Twenty-two 4- to 5-week-old gnotobiotic pigs were intranasally inoculated with 10 TCID of porcine reproductive and respiratory syndrome virus (PRRSV) (Lelystad) and euthanized at different time intervals post-inoculation (p.i.). Bronchoalveolar lavage (BAL) cell populations were characterized, together with the pattern of virus replication and appearance of antibodies in the lungs. Total BAL cell numbers increased from 140×10 at 5 days p.i. to 948×10 at 25 days p.i. and remained at high levels until the end of the experiment. The number of monocytes/macrophages, as identified by monoclonal antibodies 74-22-15 and 41D3, increased two- to fivefold between 9 and 52 days p.i. with a maximum at 25 days p.i. Flow cytometry showed that the population of differentiated macrophages was reduced between 9 and 20 days p.i. and that between the same time interval, both 74-22-15-positive and 41D3-negative cells, presumably monocytes, and 74-22-15- and 41D3-double negative cells, presumably non-phagocytes, entered the alveolar spaces. Virus replication was highest at 7 to 9 days p.i., decreased slowly thereafter and was detected until 40 days p.i. Anti-PRRSV antibodies were detected starting at 9 days p.i. but neutralizing antibodies were only demonstrated in one pig euthanized at 35 days and another at 52 days p.i. The decrease of virus replication in the lungs from 9 days p.i. can be attributed to (i) shortage of susceptible differentiated macrophages, (ii) lack of susceptibility of the newly infiltrated monocytes and (iii) appearance of anti-PRRSV antibodies in the lungs. Neutralizing antibodies may contribute to the clearance of PRRSV from the lungs.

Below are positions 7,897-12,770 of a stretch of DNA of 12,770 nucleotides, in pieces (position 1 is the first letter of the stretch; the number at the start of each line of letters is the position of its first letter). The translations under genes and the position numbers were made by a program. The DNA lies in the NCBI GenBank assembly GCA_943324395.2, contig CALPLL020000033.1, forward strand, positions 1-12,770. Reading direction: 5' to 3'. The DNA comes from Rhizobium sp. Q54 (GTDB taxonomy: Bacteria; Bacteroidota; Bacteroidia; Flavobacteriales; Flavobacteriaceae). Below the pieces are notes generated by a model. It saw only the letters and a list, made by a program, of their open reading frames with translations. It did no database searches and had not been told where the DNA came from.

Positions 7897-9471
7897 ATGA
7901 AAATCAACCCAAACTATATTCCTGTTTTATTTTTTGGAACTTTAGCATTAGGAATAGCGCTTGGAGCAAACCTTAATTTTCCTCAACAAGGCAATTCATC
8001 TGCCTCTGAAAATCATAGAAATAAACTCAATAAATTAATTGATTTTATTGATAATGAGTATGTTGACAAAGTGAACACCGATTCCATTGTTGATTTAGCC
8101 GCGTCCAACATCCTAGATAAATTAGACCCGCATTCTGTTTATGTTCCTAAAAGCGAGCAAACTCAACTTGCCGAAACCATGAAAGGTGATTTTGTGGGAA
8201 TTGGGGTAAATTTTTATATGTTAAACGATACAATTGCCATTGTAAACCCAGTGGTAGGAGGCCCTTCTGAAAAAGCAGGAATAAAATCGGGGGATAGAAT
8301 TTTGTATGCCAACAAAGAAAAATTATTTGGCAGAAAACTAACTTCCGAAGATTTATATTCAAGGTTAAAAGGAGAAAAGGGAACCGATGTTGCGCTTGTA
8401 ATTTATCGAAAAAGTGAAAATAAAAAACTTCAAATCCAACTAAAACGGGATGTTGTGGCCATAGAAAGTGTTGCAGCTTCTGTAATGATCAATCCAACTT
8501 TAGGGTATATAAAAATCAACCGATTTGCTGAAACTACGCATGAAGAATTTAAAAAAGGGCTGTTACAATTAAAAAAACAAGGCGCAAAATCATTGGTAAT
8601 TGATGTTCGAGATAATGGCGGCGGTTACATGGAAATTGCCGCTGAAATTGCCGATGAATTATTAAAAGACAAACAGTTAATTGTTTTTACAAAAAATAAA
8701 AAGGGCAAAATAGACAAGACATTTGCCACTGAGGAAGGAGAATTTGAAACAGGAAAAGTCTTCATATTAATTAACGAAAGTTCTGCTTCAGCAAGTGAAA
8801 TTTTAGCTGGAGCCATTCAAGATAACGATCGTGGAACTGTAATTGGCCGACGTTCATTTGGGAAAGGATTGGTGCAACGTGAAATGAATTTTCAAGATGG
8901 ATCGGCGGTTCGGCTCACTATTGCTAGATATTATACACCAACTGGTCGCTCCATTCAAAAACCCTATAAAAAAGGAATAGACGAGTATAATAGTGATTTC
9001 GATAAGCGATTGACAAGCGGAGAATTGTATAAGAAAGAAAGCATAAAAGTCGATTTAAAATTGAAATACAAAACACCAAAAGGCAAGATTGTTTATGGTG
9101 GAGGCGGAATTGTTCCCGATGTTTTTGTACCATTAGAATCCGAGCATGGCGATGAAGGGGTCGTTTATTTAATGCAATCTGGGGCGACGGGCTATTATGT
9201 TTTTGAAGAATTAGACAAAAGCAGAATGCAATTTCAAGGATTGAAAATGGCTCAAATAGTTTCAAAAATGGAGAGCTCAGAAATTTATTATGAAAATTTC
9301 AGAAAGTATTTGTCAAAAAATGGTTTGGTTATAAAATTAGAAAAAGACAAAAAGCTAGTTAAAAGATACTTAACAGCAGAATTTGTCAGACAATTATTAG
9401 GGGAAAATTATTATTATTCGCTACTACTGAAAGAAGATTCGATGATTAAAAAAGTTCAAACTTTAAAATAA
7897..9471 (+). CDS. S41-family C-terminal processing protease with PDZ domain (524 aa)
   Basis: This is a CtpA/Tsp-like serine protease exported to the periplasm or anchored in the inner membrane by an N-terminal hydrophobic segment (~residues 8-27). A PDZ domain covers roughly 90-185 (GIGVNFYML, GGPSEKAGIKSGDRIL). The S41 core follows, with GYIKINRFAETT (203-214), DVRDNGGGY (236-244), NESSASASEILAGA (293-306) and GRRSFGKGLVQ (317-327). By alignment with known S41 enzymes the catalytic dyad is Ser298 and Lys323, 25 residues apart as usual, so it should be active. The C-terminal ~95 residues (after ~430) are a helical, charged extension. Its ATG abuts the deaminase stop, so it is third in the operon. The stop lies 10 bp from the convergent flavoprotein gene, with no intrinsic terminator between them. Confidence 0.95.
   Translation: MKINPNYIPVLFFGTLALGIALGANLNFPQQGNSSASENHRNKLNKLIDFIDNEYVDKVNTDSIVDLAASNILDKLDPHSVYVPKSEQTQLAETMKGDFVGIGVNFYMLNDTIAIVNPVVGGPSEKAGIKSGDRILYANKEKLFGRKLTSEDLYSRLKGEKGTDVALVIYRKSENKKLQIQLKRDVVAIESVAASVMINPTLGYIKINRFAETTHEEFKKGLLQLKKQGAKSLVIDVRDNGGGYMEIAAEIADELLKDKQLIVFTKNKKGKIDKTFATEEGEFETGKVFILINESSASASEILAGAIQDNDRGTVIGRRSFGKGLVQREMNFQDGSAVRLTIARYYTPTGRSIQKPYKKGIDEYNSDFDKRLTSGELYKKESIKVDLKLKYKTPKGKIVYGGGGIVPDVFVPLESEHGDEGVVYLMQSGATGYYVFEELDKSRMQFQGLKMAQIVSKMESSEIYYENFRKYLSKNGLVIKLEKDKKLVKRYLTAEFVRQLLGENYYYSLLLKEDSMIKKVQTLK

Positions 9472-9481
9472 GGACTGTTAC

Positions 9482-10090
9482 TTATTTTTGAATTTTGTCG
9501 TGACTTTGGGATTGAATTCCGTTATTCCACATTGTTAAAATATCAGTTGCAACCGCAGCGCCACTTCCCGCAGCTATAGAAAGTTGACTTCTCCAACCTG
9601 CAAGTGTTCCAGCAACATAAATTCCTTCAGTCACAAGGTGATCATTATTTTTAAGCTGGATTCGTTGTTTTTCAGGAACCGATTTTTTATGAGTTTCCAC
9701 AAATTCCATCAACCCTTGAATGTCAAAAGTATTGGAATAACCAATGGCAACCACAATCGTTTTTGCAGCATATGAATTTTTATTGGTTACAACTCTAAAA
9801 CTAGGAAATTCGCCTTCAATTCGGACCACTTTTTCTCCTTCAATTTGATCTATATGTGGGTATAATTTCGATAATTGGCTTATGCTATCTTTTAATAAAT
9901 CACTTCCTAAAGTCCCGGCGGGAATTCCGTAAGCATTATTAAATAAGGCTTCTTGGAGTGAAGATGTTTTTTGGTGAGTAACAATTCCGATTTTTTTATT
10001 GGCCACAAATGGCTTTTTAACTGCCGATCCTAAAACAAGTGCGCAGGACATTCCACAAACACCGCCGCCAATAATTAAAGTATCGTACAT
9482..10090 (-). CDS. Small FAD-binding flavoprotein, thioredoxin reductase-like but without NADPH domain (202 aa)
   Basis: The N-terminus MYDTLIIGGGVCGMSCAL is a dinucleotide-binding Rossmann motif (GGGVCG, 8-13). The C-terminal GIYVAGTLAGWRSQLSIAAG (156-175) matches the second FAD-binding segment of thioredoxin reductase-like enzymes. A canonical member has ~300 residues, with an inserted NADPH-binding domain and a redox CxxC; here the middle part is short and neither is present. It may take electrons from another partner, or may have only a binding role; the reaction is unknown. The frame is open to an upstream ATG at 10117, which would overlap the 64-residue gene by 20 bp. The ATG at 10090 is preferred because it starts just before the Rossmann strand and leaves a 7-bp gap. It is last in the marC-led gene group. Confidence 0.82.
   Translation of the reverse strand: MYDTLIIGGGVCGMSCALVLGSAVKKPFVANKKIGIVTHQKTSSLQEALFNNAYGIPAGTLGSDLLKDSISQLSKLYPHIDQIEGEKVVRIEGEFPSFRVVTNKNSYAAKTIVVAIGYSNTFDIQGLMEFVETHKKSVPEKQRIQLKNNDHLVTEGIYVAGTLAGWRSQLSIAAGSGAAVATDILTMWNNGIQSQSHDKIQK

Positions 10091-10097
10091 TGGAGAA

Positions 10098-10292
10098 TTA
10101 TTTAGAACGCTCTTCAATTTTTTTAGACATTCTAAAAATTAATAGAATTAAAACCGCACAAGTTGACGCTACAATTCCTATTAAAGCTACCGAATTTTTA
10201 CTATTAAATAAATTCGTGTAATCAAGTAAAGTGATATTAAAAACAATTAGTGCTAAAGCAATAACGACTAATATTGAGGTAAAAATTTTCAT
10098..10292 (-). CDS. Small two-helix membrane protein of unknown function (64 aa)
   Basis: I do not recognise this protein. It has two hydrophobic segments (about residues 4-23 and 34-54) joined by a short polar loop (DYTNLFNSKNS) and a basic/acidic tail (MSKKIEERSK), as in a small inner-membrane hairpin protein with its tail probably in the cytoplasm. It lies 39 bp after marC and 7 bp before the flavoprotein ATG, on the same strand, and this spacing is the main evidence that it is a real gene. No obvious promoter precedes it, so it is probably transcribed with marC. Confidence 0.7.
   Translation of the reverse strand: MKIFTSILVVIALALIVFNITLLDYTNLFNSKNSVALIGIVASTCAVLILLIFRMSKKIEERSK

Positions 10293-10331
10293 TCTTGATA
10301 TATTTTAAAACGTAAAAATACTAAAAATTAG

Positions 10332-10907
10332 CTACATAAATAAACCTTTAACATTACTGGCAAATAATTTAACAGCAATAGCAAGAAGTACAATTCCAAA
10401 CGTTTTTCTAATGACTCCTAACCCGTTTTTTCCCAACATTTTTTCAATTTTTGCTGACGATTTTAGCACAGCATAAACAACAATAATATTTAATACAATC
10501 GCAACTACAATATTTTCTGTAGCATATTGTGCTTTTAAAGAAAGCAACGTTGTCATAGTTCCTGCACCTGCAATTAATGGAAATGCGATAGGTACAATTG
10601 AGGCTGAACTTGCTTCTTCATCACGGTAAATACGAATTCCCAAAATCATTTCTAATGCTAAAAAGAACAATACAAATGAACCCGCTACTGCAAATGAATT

Article metrics loading...

Loading full text...

Full text loading...



  1. Cavanagh, D. (1997). Nidovirales: a new order comprising Coronaviridae and Arteriviridae.Archives of Virology 142, 629-633. [Google Scholar]
  2. Chen, Z., Rowland, R. R. R., Anderson, G. W., Palmer, G. A. & Plagemann, P. G. W. (1997). Coexistence in lactate dehydrogenase-elevating virus pools of variants that differ in neuropathogenicity and ability to establish a persistent infection.Journal of Virology 71, 2913-2920. [Google Scholar]
  3. Choi, C., Gustafson, K., Chinsakchai, S., Hill, H. & Molitor, T. (1994). Heterogeneity of porcine alveolar macrophage subpopulations: immune functions and susceptibility to PEARS virus. Proceedings of the 13th IPVS Congress, Bangkok, Thailand, pp. 97.